The British overseas territory of Gibraltar guards the entrance to the Mediterranean. The landward side of the peninsula borders the Spanish province of Cadiz. It’s a rather contentious border, and if you stretch it a bit I guess you could call it one of the last potential flashpoints in Western Europe.
That’s what Spanish politicians would have you believe, anyway.
I drove there from Conil de la Frontera during my recent Andalusian explorations. We left the car at an underground lot in the city of La Linea de la Concepcion, two short blocks from the border. I already knew what Gibraltar looked like, partly from photos and partly from those annoying insurance commercials on TV when I was a kid (“…get a piece of the Rock…”). But I never expected it to be so huge.
We presented our passports and headed across the runway on foot.
The peninsula is just under 7 square kilometers in area (2.6 sq mi), but the massive limestone peak looms 426 meters (1,398 ft) above the surrounding coastal lowlands. Moist Mediterranean air hits its steep rocky face and is driven straight up, where it forms clouds and tumbles down the Atlantic side.
The northern half of the Pillars of Hercules — so called after the Greek legend of Hercules creating the Strait of Gibraltar at the entrance of the Mediterranean — has been inhabited since ancient times. Neanderthal remains have been found in Gorham’s Cave. And the Phoenicians, Carthaginians, Romans, Vandals and Moors all left their footprints here.
These days Her Majesty the Queen rules this rocky roost — much to the chagrin of Spain.
Gibraltar was ceded to Britain “in perpetuity” under the 1713 Treaty of Utrech. And “perpetuity” is a mighty long time. The base of the Rock is densely populated, with approximately 30,000 Gibraltarians, as well as other nationalities.
It used to be an important base for the Royal Navy, bent on projecting it’s sea power around the globe. But today Gibraltar’s economy is dominated by tourism, offshore financial services, online gaming and shipping.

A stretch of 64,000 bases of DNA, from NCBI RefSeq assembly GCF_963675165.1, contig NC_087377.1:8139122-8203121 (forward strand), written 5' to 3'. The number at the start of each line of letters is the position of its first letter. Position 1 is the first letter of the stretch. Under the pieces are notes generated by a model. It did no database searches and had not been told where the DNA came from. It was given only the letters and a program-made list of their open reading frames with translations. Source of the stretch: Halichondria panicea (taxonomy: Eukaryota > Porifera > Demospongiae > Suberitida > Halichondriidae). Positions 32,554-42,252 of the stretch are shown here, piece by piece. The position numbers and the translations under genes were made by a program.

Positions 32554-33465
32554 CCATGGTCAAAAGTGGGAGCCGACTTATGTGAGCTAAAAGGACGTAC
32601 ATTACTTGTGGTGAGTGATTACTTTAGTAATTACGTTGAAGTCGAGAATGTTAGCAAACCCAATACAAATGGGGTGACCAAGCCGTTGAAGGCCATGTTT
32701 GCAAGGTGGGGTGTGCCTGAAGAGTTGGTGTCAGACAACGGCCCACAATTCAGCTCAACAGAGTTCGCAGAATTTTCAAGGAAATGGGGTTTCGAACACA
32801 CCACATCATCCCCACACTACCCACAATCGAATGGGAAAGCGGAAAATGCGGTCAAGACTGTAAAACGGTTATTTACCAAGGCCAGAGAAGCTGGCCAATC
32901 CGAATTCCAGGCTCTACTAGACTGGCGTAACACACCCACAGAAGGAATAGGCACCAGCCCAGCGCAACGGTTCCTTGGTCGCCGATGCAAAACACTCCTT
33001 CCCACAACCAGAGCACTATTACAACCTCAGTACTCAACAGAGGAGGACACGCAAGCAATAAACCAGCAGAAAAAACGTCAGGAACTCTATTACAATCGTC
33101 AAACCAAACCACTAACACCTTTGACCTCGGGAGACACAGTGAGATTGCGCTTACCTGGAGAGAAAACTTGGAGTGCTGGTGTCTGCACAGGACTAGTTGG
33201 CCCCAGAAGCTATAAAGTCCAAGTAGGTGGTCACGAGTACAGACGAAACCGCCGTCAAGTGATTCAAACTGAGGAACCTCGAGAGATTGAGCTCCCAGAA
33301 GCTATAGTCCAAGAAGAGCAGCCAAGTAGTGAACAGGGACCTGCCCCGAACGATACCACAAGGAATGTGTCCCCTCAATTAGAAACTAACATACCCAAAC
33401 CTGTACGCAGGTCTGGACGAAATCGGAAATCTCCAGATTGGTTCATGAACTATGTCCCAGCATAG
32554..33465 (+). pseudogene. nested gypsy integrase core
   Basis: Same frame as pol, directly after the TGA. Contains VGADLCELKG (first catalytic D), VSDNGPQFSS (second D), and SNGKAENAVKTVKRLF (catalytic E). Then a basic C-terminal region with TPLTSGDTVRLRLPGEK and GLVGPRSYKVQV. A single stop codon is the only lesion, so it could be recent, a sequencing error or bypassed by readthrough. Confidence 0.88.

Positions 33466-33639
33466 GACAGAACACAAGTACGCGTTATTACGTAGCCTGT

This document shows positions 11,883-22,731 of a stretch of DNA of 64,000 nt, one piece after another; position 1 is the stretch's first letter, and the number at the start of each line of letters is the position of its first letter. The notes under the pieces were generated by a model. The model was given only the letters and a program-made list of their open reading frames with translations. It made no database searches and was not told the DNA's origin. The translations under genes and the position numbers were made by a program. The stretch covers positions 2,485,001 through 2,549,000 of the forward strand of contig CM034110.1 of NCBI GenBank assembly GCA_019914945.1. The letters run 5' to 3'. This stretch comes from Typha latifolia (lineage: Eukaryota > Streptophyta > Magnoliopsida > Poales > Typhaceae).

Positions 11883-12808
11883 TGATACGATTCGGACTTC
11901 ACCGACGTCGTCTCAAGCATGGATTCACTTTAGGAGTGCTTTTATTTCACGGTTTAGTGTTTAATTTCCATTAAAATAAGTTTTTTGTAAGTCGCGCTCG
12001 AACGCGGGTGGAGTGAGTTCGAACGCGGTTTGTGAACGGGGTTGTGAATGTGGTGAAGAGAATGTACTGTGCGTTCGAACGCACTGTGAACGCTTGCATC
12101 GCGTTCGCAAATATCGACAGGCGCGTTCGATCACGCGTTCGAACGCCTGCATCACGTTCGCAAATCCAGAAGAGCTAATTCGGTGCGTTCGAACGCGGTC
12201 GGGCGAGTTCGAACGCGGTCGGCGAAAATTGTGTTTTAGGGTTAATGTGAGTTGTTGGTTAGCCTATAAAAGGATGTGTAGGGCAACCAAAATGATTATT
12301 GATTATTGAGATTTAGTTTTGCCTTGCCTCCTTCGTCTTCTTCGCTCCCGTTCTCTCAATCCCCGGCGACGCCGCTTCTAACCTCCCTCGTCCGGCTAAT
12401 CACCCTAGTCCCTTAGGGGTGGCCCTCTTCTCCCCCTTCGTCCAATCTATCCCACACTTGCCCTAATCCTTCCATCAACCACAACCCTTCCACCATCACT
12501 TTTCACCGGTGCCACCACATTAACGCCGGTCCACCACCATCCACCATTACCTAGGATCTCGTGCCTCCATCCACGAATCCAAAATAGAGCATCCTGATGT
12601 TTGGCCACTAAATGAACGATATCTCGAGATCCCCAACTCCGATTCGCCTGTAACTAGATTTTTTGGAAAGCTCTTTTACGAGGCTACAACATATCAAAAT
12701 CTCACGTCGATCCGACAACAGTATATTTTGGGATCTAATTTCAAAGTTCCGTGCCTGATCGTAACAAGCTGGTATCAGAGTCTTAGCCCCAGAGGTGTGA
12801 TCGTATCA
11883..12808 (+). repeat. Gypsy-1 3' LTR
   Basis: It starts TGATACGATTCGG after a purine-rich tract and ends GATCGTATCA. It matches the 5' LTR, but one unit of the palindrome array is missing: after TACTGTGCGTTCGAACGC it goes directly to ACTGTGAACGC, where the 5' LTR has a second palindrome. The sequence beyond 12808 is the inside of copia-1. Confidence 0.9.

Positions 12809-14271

Every Gibraltar resident that I talked to expressed a profound dislike and mistrust for Spain. They want to remain part of the UK. And they resent Spain’s closing the border or encroaching on their territorial waters to prove a political point.
The Territory’s most famous residents are probably the “apes of Gibraltar” — a huge colony of Barbary Macaques that rule the nature reserve which covers the upper Rock. They’re the only wild monkeys found in Europe. And legend has it that if they leave, the British will too.
For the most part, the apes go out of their way to avoid you. But don’t leave any food or drink bottles sticking out of your bag. They’re very bold thieves.
The Rock itself is honeycombed with tunnels and rooms, most of them built during WWII (many by the Canadian Army). I knew about the fortifications. But I had no idea they went so far — around 55 km of them. Some are large enough to drive military trucks through.
It was an underground city, complete with massive water reservoirs, a telephone exchange, hospital, bakery, power station, military workshop, and housing for a 16,000 strong garrison. The entire thing is naturally ventilated by the prevailing winds through a series of shafts.
These days many of the tunnels are still owned (and used) by the Ministry of Defense. A lot of others are considered unsafe to visit. But a few are open to the public, including some that were used in WWII.
The peak is an incredible place to walk around, and it’s filled enough natural and historic curiosities to easily occupy you for a full day.
But of course the best part of the Upper Rock is the view…
You can stand at the top and watch the clouds form as the winds surge up towards you. And that was exactly how I ended my day.
Photos ©Tomoko Goto 2013